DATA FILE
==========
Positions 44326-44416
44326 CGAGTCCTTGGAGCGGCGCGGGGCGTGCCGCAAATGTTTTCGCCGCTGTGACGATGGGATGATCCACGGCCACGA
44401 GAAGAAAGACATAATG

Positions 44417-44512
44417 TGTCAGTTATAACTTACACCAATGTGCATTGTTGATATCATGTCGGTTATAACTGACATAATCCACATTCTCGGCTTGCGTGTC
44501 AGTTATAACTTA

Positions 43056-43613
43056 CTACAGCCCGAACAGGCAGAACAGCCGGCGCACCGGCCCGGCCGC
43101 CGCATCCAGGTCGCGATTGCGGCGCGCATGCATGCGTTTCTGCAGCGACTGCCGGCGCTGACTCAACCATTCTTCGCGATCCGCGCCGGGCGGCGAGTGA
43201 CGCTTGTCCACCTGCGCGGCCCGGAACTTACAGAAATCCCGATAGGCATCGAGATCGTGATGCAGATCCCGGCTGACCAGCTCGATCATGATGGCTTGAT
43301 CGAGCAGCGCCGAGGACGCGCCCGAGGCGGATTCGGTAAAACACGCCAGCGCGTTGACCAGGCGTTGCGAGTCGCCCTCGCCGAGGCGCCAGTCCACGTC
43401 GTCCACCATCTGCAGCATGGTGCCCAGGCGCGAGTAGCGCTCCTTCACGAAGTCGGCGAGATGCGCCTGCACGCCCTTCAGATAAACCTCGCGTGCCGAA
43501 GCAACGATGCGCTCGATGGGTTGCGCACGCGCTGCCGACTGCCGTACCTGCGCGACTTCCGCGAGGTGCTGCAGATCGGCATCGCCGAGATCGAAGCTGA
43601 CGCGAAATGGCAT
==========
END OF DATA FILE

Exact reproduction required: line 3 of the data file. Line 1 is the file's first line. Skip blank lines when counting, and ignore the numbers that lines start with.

44401 GAAGAAAGACATAATG